GSA Annual Meeting in Denver, Colorado, USA - 2016

Paper No. 55-1
Presentation Time: 1:30 PM


KOEBERL, Christian, Department of Lithospheric Research, University of Vienna, Althanstrasse 14, A-1090 Vienna, Austria, also of the Natural History Museum, Burgring 7, A-1010 Vienna, Austria,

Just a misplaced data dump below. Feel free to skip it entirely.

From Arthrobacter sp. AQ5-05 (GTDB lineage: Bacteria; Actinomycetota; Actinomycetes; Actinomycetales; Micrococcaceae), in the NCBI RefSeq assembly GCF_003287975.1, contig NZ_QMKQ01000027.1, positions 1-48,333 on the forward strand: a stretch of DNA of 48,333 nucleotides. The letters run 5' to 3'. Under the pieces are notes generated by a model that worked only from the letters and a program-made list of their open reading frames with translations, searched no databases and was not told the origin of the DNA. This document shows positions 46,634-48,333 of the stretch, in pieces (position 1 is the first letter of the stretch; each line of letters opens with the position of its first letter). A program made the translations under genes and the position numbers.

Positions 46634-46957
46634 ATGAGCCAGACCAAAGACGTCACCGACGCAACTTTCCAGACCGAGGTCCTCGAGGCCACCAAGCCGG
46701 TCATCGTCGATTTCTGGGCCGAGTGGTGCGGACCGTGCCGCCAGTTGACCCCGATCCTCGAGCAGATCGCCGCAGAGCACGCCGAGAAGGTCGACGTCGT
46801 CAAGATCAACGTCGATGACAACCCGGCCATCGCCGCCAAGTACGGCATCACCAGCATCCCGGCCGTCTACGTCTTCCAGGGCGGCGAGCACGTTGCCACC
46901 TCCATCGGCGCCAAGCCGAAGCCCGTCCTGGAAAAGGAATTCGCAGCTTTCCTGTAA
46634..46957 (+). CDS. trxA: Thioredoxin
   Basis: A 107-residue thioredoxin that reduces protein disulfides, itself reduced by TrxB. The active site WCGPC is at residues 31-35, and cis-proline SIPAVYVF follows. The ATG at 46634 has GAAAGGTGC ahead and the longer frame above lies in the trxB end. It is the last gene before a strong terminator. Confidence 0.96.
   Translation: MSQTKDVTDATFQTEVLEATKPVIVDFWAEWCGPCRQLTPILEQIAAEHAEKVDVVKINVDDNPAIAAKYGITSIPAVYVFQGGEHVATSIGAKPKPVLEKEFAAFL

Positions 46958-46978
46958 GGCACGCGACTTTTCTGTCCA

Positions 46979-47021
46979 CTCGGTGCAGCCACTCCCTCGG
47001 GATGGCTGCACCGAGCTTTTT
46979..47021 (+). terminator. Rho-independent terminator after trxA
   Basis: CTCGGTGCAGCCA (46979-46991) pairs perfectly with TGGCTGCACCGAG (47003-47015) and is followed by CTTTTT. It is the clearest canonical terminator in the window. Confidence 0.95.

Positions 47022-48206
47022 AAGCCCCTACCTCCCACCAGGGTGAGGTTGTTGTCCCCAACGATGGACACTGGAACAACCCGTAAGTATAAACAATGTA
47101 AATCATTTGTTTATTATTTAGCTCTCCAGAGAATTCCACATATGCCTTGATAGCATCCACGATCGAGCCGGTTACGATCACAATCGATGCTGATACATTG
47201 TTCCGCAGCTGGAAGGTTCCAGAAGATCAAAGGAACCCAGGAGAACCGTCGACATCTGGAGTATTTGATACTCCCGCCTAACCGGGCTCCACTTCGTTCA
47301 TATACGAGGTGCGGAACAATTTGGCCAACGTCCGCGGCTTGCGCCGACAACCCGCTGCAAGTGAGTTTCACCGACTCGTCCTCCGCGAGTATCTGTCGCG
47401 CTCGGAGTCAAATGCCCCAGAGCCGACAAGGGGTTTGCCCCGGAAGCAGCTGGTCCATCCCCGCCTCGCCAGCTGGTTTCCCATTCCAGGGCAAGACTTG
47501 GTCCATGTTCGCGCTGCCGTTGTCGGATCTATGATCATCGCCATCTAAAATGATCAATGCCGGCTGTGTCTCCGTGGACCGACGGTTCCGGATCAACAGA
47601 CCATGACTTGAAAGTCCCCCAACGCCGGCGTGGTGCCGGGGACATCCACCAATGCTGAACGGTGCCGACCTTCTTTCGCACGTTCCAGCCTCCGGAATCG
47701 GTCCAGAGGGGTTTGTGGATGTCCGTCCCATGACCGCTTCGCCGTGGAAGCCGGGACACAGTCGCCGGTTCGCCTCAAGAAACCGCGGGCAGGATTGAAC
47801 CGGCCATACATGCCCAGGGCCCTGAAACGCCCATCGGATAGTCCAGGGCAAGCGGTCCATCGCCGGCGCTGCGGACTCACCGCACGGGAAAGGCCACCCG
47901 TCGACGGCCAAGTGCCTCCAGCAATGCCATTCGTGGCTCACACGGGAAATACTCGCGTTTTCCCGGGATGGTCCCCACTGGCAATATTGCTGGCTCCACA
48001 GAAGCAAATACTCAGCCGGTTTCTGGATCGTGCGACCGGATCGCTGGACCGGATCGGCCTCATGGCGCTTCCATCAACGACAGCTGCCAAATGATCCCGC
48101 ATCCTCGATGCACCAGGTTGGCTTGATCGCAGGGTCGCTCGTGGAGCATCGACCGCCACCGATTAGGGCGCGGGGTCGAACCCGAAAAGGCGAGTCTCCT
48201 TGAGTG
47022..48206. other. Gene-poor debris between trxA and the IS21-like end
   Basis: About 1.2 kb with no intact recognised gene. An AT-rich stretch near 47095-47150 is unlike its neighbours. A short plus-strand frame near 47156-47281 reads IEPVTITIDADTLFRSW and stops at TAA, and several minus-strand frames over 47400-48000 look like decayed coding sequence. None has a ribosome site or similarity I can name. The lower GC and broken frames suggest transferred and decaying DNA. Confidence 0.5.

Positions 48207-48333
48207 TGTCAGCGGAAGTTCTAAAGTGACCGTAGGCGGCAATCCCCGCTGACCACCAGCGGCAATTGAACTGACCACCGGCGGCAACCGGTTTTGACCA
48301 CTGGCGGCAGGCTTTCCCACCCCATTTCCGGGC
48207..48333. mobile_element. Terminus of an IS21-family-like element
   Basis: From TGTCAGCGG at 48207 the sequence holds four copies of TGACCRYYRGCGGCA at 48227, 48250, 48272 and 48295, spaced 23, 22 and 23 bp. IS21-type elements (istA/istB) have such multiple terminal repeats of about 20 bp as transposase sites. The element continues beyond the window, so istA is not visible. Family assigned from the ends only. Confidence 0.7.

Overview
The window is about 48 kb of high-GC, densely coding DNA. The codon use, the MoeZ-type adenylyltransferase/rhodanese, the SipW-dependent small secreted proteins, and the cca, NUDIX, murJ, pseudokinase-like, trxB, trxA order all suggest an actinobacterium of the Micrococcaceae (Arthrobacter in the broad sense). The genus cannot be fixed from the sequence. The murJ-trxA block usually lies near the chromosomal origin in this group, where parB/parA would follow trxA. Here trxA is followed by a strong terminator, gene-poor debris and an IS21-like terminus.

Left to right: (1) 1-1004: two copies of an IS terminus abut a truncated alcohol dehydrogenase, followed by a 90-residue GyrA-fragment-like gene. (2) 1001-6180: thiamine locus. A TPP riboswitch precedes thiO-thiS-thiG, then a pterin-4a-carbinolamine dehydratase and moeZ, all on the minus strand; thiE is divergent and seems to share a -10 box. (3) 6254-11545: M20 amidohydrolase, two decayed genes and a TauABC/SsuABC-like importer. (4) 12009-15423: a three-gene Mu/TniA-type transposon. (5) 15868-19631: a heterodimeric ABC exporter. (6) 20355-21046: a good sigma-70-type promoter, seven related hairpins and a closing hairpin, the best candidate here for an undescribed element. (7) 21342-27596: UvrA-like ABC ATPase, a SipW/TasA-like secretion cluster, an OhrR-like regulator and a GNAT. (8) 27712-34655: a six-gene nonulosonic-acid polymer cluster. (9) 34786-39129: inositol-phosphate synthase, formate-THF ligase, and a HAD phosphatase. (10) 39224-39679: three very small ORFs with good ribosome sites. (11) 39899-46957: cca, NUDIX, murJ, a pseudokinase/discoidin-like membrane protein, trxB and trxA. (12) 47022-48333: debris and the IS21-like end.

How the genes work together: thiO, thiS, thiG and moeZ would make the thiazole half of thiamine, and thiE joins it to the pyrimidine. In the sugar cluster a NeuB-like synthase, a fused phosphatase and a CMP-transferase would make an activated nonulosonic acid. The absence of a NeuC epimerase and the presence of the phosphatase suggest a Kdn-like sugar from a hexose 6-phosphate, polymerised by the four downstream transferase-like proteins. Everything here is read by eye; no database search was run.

Over 30 years ago, the general geological community greeted the evidence published by Alvarez et al. for a major asteroid impact on Earth at the end of the Cretaceous with disbelief. On the other hand, planetary scientists and cosmochemists, who were familiar with lunar samples and meteorites that show abundant evidence of impact and collisional processes, readily accepted the interpretation of an end-Cretaceous impact event. Research initiated by this controversy led to a better definition and understanding of impact evidence, particularly in terms of shock metamorphism and the identification of meteoritic components. One key result from these studies was also the acknowledgment that impacts may have influenced biological evolution on Earth. Impact cratering is a high-energy event that occurs at more or less irregular intervals. Part of the problem regarding recognition of the remnants of impact events is the fact that terrestrial processes either cover or erase the surface expression of impact structures on Earth. In some cases, ejecta have been found far from any possible impact structure. The study of these ejecta has led, in some cases, to the discovery of the source impact craters. A well known case in point is the Cretaceous-Tertiary (now Cretaceous-Paleogene) boundary, where the discovery of an extraterrestrial signature, together with the presence of shocked minerals, led not only to the identification of an impact event as the cause of the end-Cretaceous mass extinction, but also to the discovery of a large buried impact structure about 200 km in diameter, the Chicxulub structure. The first physical evidence pointing to a contribution of extraterrestrial material that was discovered was the presence of anomalously high PGE abundances in K-Pg boundary clay in Italy and other locations around the world. An aspect of impact cratering that has been underestimated for a long time is the influence of impacts on the geological and biological evolution of our own planet. The initial work by Alvarez and colleagues has lead to a revolution not only in our understanding of the impact evidence in the geological record, but also in terms of the realization that such events have had far-reaching consequences for our planet.